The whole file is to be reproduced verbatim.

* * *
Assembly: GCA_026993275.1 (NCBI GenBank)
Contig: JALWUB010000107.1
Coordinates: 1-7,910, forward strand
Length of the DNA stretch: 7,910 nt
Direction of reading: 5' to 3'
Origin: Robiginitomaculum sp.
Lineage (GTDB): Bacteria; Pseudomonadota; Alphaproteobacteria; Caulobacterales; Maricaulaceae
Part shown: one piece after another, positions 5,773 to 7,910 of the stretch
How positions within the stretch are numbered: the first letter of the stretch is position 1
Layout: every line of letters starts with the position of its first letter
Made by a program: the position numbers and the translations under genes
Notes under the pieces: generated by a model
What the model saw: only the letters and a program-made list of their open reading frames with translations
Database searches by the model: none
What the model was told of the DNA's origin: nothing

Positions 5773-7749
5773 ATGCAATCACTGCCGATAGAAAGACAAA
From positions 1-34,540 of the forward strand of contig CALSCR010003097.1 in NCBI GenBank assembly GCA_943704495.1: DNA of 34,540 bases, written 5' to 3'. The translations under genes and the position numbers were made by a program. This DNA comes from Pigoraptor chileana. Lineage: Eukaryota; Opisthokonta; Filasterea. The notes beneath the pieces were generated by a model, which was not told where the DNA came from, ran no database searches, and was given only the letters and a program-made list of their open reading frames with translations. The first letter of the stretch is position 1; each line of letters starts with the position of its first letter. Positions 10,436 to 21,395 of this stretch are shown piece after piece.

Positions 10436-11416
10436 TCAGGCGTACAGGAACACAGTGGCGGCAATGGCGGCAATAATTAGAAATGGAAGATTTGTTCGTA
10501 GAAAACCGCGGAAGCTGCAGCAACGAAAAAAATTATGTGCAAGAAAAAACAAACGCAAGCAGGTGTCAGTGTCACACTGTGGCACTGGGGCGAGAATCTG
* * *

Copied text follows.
Assembly: GCA_026993275.1 (NCBI GenBank)
Contig: JALWUB010000107.1
Coordinates: 1-7,910, forward strand
Length of the DNA stretch: 7,910 nt
Direction of reading: 5' to 3'
Origin: Robiginitomaculum sp.
Lineage (GTDB): Bacteria; Pseudomonadota; Alphaproteobacteria; Caulobacterales; Maricaulaceae
Part shown: one piece after another, positions 5,773 to 7,910 of the stretch
How positions within the stretch are numbered: the first letter of the stretch is position 1
Layout: every line of letters starts with the position of its first letter
Made by a program: the position numbers and the translations under genes
Notes under the pieces: generated by a model
What the model saw: only the letters and a program-made list of their open reading frames with translations
Database searches by the model: none
What the model was told of the DNA's origin: nothing

Positions 5773-7749
5773 ATGCAATCACTGCCGATAGAAAGACAAA
From positions 1-34,540 of the forward strand of contig CALSCR010003097.1 in NCBI GenBank assembly GCA_943704495.1: DNA of 34,540 bases, written 5' to 3'. The translations under genes and the position numbers were made by a program. This DNA comes from Pigoraptor chileana. Lineage: Eukaryota; Opisthokonta; Filasterea. The notes beneath the pieces were generated by a model, which was not told where the DNA came from, ran no database searches, and was given only the letters and a program-made list of their open reading frames with translations. The first letter of the stretch is position 1; each line of letters starts with the position of its first letter. Positions 10,436 to 21,395 of this stretch are shown piece after piece.

Positions 10436-11416
10436 TCAGGCGTACAGGAACACAGTGGCGGCAATGGCGGCAATAATTAGAAATGGAAGATTTGTTCGTA
10501 GAAAACCGCGGAAGCTGCAGCAACGAAAAAAATTATGTGCAAGAAAAAACAAACGCAAGCAGGTGTCAGTGTCACACTGTGGCACTGGGGCGAGAATCTG